The absolute property which the only true God has in the works of which he is the author, is often finely expressed in the books of scripture. Abraham, addressing himself to the supreme being, calls him “ the most high God, the poffeffor of heaven “ and earth," Gen. xiv. 22. David, in his last speech, delivered in the presence of all the congregation of Israel, addressing himself to God, says, i Chron. xxix. 10, &c. " Blessed be thou, Lord 66 God of Israel, our Father, for ever and ever. 66 Thine, O Lord, is the greatness, and the “ power, and the glory, and the victory, and the 66 majesty : for all that is in the heaven and in the 66 earth, is thine. Thine is the kingdom, o " Lord, and thou art exalted, as head over all.” Pf. xxiv. 1. &c. “ The earth is the Lord's, and or the fulness thercof, the world, and they that « dwell therein ; for he hath founded it upon the " seas, and established it upon the floods. Pl.xcv. 3. ^ The Lord is a great God, and a great king
« above all gods. In his hands are the deep places " of the earth, the strength of the hills is his also. " The sea is his, and he made it; and his hands “ formed the dry land. O come, let us worship, 6 and bow down, let us kneel before the Lord our “ Maker; for he is our God, and we are the peo“ ple of his pasture, and the sheep of his hand.” Moses also was careful to impress the Ifraelites with this important truth, as well as with the belief of the unity, and creating power of God, Deut. 8. 14. “ Behold, the heaven, and the heaven of “ heavens is the Lord's thy God, the earth also, " with all that therein is.”
The absolute sovereignty of God is also strongly expressed by Paul, 1 Cor. iii. 21., “ Let no man “ glory in men, for all things are your's, and ye « are Christ's, and Christ is God's.” Also, i Cor. xv. 24. " Then cometh the end, when he Mall « have delivered up the kingdom to God, even the • Father, when he shall have put down all rule, " and all authority, and power; for he must reign « till he hath put all enemies under his feet. But “ when he faith all things are put under him, it is “ manifest that he is excepted who did put all " things under him. And when all things fhall “ be subdued under him, then fall the Son also « himself be subject unto him that put all things “ under him, that God may be all in all.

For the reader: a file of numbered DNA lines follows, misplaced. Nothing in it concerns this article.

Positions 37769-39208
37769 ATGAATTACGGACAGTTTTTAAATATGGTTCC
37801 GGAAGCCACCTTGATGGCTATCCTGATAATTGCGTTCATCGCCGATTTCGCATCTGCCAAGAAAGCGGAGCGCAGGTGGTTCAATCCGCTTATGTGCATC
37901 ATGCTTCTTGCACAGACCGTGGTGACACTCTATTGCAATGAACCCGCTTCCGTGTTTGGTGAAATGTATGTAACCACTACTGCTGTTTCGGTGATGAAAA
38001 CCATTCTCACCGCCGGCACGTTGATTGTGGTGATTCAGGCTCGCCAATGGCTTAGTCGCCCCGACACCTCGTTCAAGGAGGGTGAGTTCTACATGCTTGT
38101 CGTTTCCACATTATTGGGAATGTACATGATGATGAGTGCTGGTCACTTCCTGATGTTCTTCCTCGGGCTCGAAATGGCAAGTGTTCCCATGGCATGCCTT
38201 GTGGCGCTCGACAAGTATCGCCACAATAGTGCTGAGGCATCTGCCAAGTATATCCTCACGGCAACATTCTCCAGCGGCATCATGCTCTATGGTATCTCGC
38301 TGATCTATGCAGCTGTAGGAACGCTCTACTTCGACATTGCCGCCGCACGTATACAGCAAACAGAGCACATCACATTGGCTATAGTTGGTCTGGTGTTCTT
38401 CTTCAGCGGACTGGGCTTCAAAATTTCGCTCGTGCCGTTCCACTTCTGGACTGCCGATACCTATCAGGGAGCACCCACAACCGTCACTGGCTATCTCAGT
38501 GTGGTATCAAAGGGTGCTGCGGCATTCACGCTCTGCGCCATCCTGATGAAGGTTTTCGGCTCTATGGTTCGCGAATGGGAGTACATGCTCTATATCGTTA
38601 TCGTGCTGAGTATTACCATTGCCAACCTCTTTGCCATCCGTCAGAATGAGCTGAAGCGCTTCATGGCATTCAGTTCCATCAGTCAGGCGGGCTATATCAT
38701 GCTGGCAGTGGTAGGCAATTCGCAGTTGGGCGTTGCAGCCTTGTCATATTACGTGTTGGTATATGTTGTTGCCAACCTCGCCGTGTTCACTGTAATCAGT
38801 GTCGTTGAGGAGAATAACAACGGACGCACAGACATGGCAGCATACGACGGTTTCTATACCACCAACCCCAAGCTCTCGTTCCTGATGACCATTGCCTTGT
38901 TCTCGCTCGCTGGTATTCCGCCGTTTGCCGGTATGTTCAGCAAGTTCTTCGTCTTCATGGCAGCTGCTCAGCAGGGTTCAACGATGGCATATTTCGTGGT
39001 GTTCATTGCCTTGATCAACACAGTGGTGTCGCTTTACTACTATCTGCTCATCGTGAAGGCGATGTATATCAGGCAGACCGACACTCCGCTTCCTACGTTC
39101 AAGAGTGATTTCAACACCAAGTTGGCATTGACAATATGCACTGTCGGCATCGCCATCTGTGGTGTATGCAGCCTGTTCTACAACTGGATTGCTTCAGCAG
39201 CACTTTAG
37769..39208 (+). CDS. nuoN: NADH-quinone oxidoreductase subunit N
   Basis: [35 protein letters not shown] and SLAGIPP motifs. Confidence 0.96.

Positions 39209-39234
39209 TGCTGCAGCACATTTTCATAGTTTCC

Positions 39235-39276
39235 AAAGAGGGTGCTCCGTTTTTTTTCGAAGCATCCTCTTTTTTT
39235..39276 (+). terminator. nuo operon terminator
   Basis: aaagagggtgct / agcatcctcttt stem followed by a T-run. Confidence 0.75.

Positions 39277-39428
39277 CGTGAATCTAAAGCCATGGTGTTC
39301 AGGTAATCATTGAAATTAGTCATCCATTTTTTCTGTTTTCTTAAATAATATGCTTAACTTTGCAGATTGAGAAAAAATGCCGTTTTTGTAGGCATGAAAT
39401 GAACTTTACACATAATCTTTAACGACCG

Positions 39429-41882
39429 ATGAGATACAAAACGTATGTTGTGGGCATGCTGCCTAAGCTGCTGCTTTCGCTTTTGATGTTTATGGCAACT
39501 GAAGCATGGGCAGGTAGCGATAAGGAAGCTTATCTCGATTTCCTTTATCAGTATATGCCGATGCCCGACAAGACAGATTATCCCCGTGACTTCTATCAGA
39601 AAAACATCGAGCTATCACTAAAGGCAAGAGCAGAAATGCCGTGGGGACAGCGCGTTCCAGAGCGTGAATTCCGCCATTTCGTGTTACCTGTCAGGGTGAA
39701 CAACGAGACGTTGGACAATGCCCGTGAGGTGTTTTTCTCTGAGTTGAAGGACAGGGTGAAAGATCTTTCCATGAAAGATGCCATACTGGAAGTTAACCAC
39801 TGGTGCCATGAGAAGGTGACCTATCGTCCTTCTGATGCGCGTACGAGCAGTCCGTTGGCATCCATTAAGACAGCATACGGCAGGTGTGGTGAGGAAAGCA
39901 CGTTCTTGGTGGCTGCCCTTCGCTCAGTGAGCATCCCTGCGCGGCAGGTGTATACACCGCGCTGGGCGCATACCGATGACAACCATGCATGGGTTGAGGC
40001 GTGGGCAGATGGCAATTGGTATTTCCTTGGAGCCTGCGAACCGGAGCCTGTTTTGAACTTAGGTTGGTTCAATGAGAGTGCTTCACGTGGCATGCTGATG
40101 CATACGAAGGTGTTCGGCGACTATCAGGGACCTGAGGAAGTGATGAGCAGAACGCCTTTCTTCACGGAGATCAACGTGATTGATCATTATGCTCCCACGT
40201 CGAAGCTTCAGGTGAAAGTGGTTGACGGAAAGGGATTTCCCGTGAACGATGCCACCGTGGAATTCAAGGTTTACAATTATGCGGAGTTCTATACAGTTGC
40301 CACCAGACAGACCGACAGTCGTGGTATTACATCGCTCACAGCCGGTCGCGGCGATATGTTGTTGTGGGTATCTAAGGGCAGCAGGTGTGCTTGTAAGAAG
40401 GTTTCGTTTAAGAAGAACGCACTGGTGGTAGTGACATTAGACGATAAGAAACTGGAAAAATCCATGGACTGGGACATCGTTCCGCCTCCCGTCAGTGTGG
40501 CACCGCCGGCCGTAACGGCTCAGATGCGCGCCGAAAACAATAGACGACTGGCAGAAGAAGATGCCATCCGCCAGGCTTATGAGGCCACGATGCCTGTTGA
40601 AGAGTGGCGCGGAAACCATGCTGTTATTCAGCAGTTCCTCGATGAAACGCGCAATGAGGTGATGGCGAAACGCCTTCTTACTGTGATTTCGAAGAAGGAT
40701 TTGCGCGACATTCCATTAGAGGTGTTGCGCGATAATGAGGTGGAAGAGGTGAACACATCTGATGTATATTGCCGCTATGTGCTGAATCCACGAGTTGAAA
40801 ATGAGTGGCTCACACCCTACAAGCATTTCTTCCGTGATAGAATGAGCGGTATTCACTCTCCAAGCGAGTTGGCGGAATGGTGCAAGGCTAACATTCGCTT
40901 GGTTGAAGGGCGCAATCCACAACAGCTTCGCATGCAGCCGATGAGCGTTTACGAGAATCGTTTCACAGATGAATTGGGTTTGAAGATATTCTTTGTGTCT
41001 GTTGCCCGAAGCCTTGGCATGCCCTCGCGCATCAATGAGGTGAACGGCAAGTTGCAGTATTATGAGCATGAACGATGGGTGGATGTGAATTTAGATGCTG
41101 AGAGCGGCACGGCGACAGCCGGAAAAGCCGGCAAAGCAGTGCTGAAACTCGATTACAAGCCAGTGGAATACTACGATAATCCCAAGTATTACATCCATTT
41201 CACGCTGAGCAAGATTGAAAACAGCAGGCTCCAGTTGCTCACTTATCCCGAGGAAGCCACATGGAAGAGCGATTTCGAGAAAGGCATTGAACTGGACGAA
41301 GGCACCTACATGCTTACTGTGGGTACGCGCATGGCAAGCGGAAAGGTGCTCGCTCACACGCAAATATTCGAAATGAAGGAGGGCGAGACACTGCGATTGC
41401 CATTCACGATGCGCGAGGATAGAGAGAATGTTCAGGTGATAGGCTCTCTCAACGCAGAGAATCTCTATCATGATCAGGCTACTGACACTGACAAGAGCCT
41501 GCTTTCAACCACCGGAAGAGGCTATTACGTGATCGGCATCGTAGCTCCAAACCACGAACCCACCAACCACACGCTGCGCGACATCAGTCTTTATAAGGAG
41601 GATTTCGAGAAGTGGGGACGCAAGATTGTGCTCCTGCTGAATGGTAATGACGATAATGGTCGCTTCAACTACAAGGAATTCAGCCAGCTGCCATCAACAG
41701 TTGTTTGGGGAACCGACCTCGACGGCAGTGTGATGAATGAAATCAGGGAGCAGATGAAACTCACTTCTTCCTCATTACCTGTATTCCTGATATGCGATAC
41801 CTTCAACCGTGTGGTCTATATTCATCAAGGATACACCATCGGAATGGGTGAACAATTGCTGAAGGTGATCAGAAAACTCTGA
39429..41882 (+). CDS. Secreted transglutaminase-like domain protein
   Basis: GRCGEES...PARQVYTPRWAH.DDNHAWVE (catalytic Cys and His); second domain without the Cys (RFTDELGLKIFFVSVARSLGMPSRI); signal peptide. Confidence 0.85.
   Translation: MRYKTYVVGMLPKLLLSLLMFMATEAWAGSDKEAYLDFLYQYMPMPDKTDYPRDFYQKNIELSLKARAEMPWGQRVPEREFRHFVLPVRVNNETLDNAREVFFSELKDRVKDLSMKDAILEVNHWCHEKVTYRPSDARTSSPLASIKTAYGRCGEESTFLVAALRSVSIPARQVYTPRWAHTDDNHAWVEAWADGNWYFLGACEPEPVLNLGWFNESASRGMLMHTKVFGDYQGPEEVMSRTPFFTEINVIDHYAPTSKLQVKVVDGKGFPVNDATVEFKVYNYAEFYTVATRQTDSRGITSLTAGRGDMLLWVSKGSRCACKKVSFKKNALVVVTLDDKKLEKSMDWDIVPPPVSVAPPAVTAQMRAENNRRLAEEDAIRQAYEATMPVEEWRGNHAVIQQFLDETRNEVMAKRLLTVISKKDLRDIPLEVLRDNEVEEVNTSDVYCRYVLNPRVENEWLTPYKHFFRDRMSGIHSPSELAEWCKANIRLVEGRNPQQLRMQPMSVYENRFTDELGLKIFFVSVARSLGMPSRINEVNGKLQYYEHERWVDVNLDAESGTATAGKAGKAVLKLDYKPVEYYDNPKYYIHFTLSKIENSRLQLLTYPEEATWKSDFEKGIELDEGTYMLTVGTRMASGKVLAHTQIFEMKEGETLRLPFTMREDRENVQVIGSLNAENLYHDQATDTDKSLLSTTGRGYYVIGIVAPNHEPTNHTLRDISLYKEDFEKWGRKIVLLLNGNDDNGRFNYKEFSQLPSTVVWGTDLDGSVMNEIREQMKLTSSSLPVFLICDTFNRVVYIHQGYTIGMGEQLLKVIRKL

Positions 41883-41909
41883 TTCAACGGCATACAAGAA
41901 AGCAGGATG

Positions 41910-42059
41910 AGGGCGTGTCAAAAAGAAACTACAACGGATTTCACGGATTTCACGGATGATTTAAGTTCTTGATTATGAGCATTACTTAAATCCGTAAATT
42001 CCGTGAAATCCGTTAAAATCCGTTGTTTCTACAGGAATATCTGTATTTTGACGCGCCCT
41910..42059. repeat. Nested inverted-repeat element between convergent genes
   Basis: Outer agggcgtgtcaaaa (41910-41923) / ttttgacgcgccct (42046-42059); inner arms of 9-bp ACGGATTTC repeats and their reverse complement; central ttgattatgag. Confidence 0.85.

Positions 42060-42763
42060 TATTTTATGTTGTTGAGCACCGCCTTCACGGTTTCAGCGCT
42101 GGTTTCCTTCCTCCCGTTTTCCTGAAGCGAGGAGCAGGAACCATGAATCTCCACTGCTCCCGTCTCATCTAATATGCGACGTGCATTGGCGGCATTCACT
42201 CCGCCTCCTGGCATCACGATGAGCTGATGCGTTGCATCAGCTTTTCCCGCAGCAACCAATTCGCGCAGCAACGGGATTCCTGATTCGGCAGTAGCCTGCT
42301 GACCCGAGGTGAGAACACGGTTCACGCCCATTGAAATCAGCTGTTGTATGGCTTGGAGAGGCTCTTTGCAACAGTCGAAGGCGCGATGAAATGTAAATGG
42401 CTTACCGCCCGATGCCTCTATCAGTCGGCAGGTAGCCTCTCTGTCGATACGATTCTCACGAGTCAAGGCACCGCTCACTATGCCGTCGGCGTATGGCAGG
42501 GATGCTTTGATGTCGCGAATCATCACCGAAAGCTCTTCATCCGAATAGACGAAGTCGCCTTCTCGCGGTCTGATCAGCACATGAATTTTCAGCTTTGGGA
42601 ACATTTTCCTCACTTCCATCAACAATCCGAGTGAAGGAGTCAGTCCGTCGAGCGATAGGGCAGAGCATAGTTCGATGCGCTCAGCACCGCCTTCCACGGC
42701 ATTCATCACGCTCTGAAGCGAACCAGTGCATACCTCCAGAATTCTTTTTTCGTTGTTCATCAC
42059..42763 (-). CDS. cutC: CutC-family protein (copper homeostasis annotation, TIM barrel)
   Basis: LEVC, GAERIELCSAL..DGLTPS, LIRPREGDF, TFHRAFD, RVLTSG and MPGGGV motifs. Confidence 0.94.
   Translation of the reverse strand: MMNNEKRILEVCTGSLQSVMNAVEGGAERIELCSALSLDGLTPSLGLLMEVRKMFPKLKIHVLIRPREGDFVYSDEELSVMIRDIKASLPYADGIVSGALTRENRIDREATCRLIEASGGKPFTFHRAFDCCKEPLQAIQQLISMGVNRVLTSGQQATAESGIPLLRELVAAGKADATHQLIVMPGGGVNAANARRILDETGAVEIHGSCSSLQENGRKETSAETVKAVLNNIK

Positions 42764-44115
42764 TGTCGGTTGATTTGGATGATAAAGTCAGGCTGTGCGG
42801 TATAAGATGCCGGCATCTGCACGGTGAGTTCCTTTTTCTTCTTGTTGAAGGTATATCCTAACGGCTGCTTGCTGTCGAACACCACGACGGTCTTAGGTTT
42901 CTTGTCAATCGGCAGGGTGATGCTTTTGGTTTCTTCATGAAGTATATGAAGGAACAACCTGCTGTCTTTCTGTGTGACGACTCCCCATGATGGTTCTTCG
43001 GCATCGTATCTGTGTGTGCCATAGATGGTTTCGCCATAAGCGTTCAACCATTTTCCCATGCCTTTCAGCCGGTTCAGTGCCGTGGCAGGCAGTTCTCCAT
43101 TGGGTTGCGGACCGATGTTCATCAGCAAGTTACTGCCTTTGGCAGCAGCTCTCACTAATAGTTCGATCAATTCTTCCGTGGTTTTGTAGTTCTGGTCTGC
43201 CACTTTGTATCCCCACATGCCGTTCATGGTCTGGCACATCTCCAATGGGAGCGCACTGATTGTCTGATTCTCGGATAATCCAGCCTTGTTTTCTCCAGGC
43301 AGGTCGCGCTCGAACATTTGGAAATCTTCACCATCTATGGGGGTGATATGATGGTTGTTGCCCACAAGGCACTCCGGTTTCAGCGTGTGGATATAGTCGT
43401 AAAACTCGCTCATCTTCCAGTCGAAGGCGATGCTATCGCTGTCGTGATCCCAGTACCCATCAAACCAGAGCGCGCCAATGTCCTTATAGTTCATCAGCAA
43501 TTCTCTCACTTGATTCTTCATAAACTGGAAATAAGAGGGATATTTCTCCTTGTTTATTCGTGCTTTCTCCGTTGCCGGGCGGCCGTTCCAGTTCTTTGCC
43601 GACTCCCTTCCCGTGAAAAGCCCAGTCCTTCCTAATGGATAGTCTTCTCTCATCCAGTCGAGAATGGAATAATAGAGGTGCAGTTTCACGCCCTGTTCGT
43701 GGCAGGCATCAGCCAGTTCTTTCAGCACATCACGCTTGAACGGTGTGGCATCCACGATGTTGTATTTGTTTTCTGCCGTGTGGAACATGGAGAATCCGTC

The The one true God is also represented, in the scriptures, as the sole preserver, and constant uphold. er of all things. Upon the occasion of the folemn fast, and prayer, which was observed by the Jews upon their return from the Babylonilh captivity, they say, Neh. ix. 5. &c. “Blessed be thy glo. 6 rious name, which is exalted above all blessing os and praise. Thou, even thou art Lord alone, " thou hast made heaven, the heaven of heavens, 6 with all their hoft, the earth, and all things that 66 are therein, the sea, and all that is therein, and 6 thou preservest them all, and the host of heaven « worship thee.” David expresses the same sentiment more fully, Pl. cxix. 9o. - Thou hast established " the earth, and it abideth. They continue this 6 day, according to thine ordinances, for all are " thy servants.”
The divine sovereignty, with respect to the abfolute disposal of all things, is a necessary consequence of his sole property in them; and this also is frequently and strongly expressed in the scriptures, Pf. ciii, 19. “ The Lord hath prepared his " throne in the heavens, and his kingdom ruleth 6 over all.” Perhaps the fullest and most explicit acknowledgment of this kind, is that which was made by Nebuchadnezzar, after his humiliation, Dan. iv. J. 35. 37. 6 Nebuchadnezzar the king, 6 unto all people, nations, and languages that « dwell in all the earth, peace be multiplied unto